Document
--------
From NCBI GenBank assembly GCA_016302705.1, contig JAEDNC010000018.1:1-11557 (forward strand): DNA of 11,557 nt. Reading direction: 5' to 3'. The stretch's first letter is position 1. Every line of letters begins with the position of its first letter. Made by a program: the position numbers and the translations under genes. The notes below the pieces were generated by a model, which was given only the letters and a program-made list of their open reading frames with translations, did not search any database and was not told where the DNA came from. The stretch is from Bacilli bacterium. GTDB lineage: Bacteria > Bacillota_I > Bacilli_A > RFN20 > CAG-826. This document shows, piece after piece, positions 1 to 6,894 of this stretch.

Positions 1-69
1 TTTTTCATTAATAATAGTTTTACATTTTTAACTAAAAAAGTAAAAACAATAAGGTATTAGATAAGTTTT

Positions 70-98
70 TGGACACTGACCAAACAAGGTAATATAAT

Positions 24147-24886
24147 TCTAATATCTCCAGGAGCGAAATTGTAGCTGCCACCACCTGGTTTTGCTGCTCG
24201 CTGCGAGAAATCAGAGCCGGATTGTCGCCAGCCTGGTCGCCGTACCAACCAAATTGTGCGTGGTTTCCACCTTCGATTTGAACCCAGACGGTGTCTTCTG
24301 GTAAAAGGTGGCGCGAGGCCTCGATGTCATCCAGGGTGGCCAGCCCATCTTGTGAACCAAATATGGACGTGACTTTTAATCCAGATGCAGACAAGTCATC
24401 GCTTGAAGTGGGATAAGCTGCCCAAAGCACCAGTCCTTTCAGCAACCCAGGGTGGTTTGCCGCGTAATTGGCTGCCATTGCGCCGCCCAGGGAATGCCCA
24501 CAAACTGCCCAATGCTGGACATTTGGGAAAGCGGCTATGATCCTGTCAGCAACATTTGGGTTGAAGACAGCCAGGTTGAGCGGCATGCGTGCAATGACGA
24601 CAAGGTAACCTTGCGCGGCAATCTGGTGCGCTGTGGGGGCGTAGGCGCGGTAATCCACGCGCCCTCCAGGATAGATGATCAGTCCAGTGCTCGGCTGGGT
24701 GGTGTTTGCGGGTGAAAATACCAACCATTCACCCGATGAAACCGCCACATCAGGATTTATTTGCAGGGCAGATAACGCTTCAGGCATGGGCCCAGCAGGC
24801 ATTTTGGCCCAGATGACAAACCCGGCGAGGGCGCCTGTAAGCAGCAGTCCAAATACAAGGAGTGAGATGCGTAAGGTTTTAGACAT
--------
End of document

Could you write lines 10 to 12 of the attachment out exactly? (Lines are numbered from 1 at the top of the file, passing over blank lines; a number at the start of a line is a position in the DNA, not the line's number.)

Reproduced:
24401 GCTTGAAGTGGGATAAGCTGCCCAAAGCACCAGTCCTTTCAGCAACCCAGGGTGGTTTGCCGCGTAATTGGCTGCCATTGCGCCGCCCAGGGAATGCCCA
24501 CAAACTGCCCAATGCTGGACATTTGGGAAAGCGGCTATGATCCTGTCAGCAACATTTGGGTTGAAGACAGCCAGGTTGAGCGGCATGCGTGCAATGACGA
24601 CAAGGTAACCTTGCGCGGCAATCTGGTGCGCTGTGGGGGCGTAGGCGCGGTAATCCACGCGCCCTCCAGGATAGATGATCAGTCCAGTGCTCGGCTGGGT